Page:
One longstanding weakness with the Ruby community is subpar documentation. I think many Rubyists tend to look down on actual API documentation, preferring instead to just read source code directly. I’ve been guilty of this too and I think some of this is due simply to unfamiliarity with RDoc. Let’s change that now.

Creating RDoc

I’ve never found an easily accessible RDoc markup reference. The only one I know of is unlinkable, buried at the bottom of the RDoc readme instead of front and center as it should be. So I extracted the RDoc markup reference for your reading pleasure. Jan Varwig created a great RDoc cheatsheet PDF for local or offline access.

Next time you’re working on a gem, take 10 minutes to read the reference and document the main class for the gem. It’ll make you a better Rubyist, I guarantee it.

Generating RDoc

Ok, so you’ve learned RDoc markup and your code is documented like a champ. What do you do now? You’ve got several choices:

  • Generate rdoc by hand – the rdoc command ships with Ruby and by default generates all .rb files in or below the current directory. You probably want something like rdoc lib to just include your project’s main Ruby code.
  • Integrate RDoc into Rake – Rake has an RDocTask which can be configured for your project, so you can just run rake rdoc.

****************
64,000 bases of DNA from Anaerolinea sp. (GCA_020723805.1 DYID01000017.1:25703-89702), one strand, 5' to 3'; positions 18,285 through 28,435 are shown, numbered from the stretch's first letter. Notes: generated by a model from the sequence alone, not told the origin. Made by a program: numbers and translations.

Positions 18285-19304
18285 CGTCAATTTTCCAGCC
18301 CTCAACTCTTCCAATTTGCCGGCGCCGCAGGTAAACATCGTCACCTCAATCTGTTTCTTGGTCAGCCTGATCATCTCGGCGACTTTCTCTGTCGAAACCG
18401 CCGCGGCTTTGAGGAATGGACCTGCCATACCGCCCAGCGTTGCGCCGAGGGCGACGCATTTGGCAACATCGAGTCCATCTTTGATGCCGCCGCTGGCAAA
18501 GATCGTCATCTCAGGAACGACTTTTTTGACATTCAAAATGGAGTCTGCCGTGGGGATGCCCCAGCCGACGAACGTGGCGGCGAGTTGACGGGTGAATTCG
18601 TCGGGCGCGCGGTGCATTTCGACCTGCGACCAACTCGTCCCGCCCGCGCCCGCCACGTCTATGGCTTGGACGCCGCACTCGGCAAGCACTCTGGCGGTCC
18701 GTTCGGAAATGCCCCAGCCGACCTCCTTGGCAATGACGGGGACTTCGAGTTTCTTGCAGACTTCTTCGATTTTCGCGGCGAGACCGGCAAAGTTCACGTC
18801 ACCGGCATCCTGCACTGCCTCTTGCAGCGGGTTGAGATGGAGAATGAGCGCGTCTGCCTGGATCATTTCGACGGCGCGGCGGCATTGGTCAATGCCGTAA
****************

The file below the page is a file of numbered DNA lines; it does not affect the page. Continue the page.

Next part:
Once generated, you can view the generated output at doc/index.html.

Viewing RDoc

Rubygems has built-in support for generating and viewing the RDoc for installed gems. rdoc is generated when the gem is installed (using gem install --no-rdoc [name] skips the local rdoc generation). You can then use gem server to view your local gem rdoc at http://localhost:8808.

Check out YARD

YARD is an interesting project by Loren Segal to create a next generation Ruby documentation system. Getting started with YARD is well documented; try it out if you want an alternative to RDoc. YARD’s syntax is a superset of RDoc’s so backwards compatibility should not be an issue. The generated documentation looks pretty awesome (note the support for Markdown-formatted README files, which RDoc does not have).

The YARD team also created RubyDoc.info, which hosts documentation for popular gems and is a great resource for finding linkable documentation.

I hope this helps de-mystify rdoc for people. Any other rdoc tips, please leave a comment. Happy documenting!